App & Browser Testing Made Easy

Give your users a seamless experience by testing on 3000+ real devices and browsers. Don't compromise with emulators and simulators

Get Started free
Home Guide How to Reduce Page Load Time in Javascript

How to Reduce Page Load Time in Javascript

By Shreya Bose, Community Contributor -

As always, the basic question is the best place to start. But before we jump right into it let’s try and understand the importance of page speed score as a website’s speed is one of the most critical factors contributing to the overall experience. To ensure that any website is optimized for intuitiveness and cross-device compatibility, it’s imperative to reduce page load time.

Optimizing website speed and reducing page load times in an evolving search landscape is non-negotiable for any online business. This article will shed more insights on how to reduce website loading time in Javascript.

Why bother with JavaScript Page Load?

Since the internet is basically a fundamental need for the world right now, websites are becoming richer and more complex. To accommodate these trends, developers make increased use of JavaScript frameworks.

While these frameworks do help make websites more appealing and functional, they also require adding more assets (stylesheets, scripts, videos, images). Each of these assets consumes a certain measure of resources on user devices – GPU, CPU, memory, and network.

Obviously, more resources add up to a sluggish, lag-filled, and essentially frustrating user experience. It doesn’t matter how attractive or functional a website is, no user will stick around for a slow website.

Now, exactly how slow JavaScript resources make a website depends on a number of factors: specific hardware and software configurations for devices, in particular. Nonetheless, minimizing the impact of JavaScript should be considered a priority during website design.

How to Reduce Page Load Time in JavaScript?

The two most obvious and effective ways to reduce Javascript page load time:

1. Minify, Compress, Distribute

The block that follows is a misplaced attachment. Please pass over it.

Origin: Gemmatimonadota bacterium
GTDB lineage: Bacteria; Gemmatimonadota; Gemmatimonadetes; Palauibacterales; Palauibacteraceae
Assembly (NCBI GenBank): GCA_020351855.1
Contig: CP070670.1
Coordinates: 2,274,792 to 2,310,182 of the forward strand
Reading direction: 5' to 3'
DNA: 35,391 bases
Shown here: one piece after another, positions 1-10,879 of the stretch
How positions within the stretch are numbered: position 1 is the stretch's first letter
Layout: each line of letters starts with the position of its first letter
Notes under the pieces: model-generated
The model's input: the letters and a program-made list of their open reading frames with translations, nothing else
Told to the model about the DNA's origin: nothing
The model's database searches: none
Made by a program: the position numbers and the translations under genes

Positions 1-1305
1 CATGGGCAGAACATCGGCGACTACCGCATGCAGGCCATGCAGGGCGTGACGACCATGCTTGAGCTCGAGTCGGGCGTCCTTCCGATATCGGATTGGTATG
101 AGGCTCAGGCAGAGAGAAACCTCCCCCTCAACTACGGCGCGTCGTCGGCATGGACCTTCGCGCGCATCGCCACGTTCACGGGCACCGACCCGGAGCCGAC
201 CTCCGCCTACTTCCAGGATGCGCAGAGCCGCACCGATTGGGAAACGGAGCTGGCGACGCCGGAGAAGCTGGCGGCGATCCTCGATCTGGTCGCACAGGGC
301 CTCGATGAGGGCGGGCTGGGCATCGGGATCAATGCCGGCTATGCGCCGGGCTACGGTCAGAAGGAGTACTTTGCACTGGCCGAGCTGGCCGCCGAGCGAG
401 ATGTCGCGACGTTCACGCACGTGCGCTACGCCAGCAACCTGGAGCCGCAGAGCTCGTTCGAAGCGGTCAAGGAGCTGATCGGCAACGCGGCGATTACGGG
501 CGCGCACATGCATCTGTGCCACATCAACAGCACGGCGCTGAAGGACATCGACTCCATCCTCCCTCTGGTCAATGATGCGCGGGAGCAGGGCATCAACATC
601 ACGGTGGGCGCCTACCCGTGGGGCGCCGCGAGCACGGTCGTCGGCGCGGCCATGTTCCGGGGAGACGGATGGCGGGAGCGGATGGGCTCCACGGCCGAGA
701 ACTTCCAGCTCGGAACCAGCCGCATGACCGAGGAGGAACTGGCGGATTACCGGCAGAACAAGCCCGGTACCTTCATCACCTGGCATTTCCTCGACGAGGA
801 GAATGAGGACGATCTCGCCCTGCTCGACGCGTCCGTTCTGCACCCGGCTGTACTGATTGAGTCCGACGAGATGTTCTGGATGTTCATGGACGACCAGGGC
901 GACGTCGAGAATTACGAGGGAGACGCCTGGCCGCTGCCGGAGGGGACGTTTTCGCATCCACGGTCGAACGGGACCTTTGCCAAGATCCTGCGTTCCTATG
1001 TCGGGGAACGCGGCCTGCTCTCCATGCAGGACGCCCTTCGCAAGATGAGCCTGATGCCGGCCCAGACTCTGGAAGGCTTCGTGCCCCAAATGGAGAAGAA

Remember that internet bandwidth is finite, and latency inevitably occurs when data has to be transferred over long distances. But there are a few ways to reduce this without changing the code.

  • Minify the code with a tool like Closure Compiler, JSMin, or Uglify. Minification reduces the code size without compromising any of its functionality.
  • Compress JavaScript assets in transmission with HTTP transfer encoding such as brotli or gzip.
  • Distribute static assets with a Content Delivery Network (CDN) that can serve website visitors from a place closer to them geographically. This helps reduce the latency that may occur when browsers download website assets.

Note: While these are industry-standard practices, they can be forgotten during software development because the network issues would not be noticeable if the website is being developed on a high-speed connection that most organizations tend to provide for developers.

Of course, it is possible to monitor how a website functions under different network conditions using BrowserStack’s real device cloud. Testers can simulate network conditions on real devices and browsers which means they can run a website on a real device/browser combination, and then change the network strength (from 4G to 2G, for example) and then run the website to check its performance. Now, isn’t that a neat way to handle any of those page load Javascript issues?

Try Testing on Real Device Cloud for Free

2. Parse, Compile, Execute

Most modern browsers’ JavaScript engines run a script in the following phases: parsing, compilation, and execution. A simplified take on these terms is below: